Nevertheless, the point stands: if you’re a fan that grew frustrated with the trajectory of the Pumpkins, Pisces Iscariot could become a symbol akin to The Masterplan. As some of the inspiration dried up or at least went awry, it was easy to look back at these collections as classic albums in their own right from the bands’ classic eras, and even to question if it should’ve gone down this way. Self-interest and hubris aside, putting something like Pisces Iscariot out at that point in the Smashing Pumpkins’ career was a generous move, but the sort of generosity where in hindsight you might take pause and say something like, “Oh, actually, maybe you should have held onto all this stuff for a bit and, I don’t know, spaced out the brilliance a bit more.” It isn’t hard to imagine a world in which the legacy of the Smashing Pumpkins was less damaged by virtue of the fact that there wasn’t this thing out there that wasn’t quite an album but at the same time was so much better than a lot of what had subsequently been offered as such.
Given, the notion of Pisces Iscariot being a fully fledged other album, I’d argue, is more rooted in the sheer quality of the material than the nature of the record itself. To stick with The Masterplan comparison for a moment: if you’re really familiar with Oasis, there’s plenty that tips you off to which songs are Definitely Maybe B-sides and which are Be Here Now B-sides, but save that live version of “I Am The Walrus” plopped in the middle, it still plays out convincingly as a lost, great Oasis album. Pisces Iscariot never struck me as an album in the same sense as those that preceded and followed it. It doesn’t have the same flow, or same overarching ambition and vision, of the other Pumpkins records. This music’s great, but it jumps between acoustic dreaminess and hard-edged rock somewhat spontaneously. That’s something that does happen on the official Pumpkins albums, but in a way that makes sense, that tells you you’re on a particular journey. Perhaps hindered by the inescapable knowledge that the birthdates of the songs on Pisces Iscariot span 1989-1994, here it mostly further underlines that it’s still a collection of leftovers, when it comes down to it.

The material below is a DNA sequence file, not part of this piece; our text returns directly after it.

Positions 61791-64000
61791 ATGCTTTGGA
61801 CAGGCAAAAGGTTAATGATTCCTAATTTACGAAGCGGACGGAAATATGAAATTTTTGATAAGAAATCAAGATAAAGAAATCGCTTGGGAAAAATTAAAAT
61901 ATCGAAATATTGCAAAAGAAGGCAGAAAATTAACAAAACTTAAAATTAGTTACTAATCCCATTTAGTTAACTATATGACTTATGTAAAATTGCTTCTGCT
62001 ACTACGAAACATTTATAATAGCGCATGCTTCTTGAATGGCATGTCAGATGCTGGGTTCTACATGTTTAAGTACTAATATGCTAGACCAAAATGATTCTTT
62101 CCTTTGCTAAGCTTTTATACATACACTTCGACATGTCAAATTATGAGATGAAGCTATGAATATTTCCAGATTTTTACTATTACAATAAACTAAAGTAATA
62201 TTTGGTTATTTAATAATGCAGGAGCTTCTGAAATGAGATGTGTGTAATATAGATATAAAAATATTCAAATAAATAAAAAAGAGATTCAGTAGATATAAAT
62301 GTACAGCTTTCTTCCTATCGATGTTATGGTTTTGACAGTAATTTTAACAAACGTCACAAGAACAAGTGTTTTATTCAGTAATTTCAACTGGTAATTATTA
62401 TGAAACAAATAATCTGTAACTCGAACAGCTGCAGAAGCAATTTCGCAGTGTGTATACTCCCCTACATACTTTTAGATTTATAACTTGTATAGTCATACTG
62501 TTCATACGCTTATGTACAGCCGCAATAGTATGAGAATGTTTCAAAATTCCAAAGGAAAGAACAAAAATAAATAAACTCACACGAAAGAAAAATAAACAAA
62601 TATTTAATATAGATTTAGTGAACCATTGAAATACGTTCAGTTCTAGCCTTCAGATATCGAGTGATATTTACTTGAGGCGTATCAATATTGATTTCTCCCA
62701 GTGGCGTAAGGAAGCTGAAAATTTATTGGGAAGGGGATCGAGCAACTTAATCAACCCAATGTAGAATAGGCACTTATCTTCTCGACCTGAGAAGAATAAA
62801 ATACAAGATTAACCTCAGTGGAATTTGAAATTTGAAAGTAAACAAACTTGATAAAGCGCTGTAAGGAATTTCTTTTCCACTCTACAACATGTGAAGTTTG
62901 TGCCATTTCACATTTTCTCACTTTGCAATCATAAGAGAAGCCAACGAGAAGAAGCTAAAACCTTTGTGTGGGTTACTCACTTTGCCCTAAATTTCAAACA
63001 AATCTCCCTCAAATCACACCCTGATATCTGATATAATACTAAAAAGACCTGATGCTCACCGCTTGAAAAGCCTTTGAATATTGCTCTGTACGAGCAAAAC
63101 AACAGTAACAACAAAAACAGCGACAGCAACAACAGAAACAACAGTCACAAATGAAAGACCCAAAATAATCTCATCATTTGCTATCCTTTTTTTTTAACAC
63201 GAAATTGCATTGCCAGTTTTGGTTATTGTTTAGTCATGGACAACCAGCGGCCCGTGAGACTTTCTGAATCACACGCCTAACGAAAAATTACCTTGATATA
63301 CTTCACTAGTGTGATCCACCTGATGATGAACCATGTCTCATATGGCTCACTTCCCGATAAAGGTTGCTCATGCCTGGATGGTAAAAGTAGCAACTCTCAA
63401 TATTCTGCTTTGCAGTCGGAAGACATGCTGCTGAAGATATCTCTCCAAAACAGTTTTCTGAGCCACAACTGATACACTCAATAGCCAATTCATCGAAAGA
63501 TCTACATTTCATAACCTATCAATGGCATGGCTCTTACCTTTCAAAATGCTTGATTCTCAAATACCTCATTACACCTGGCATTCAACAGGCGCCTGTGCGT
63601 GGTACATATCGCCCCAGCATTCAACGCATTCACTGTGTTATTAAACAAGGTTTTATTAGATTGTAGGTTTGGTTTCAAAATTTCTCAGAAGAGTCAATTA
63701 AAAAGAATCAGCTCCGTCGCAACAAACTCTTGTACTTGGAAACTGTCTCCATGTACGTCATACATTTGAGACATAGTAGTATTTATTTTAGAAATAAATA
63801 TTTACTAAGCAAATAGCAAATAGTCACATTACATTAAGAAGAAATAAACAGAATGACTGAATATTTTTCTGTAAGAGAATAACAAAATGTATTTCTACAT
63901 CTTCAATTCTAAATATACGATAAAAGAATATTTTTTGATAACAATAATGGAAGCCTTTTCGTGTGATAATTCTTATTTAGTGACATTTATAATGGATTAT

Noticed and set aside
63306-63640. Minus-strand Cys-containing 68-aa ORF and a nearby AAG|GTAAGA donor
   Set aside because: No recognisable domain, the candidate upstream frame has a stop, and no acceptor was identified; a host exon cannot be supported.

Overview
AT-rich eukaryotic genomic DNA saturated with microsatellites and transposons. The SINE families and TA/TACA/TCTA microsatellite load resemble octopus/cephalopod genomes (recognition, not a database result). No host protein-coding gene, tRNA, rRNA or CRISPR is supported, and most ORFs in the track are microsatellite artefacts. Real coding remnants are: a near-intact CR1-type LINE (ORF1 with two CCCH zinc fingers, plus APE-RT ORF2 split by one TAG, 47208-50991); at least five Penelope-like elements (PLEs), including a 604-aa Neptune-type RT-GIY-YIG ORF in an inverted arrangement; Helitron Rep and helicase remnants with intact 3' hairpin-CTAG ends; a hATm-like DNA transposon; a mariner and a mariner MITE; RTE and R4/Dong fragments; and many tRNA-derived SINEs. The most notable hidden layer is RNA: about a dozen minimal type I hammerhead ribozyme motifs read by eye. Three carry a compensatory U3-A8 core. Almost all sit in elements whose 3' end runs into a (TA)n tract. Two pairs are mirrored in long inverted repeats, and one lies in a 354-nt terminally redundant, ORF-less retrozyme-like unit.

But, damn, they’re good leftovers. And before the band went in every direction at once on Mellon Collie, it was a place to more fully flesh out parts of their personality that might’ve been glimpsed on Gish or Siamese Dream, but not allowed to bloom entirely. Sure, there’d been mellow and/or acoustic songs on both Gish and Siamese Dream, but think of the swell and grandeur of “Disarm” or the queasier spaciness of “Suffer” vs. the lightly psychedelic, more small-scale “Obscured” on Pisces Iscariot. Consider the bare, heartfelt cover of “Landslide” that Corgan offers up. There’s a gentle spaciness allowed to come to the fore here in a way that never exactly happened on the preceding two albums, even with the caustic rock songs that still populate the rest of Pisces Iscariot. Often the most intriguing and affecting parts of the collection come in these moments, because they show you just how different the story could have gone up until that point. Many of the rockers on Pisces Iscariot sound more like Gish, but many date from Siamese Dream, and the fact that these didn’t make the cut underlines just how specific and momentous the vision was for that album. On the other hand, there’s also the swirling epic “Starla,” an outtake from Gish that sounds like a blueprint for the swirling epics on Siamese Dream, stuff like “Soma.” (And the ones on Mellon Collie, for that matter.) It is, simply, an incredible song, and it shows you the exact magnitude of Corgan’s ambition, and just how far back that went.
That’s perhaps what’s rarest about Pisces Iscariot. Most B-side collections are worthwhile for how they expose the road untraveled, the directions and ideas a band toyed with before ultimately abandoning or otherwise working them into a some other sort of mix. The material on Pisces Iscariot is still definitely the Pumpkins, but it’s not quite as singular or totemic a vision as that which made it onto Siamese Dream, where these various strains were folded into a larger blend of psychedelia and metal and prog and shoegaze. But where Pisces Iscariot has that interesting quality of exposing the counter-narratives, there’s also that fact that it ascended to the level of being in the band’s main narrative, grasped onto as one other great album in the early Smashing Pumpkins mold before Corgan’s interests spiraled out into all sorts of other places. Outside of all of that, though, revisiting and re-listening to Pisces Iscariot over and over exposes one simple fact: there are songs here that are as gorgeous and unassailable as those that did make Gish and Siamese Dream. Even if Pisces Iscariot isn’t as stratospherically a great record as Siamese Dream or Mellon Collie, it was just as worthy a contribution to ’90s music, just as worthy a presence in the Smashing Pumpkins catalog.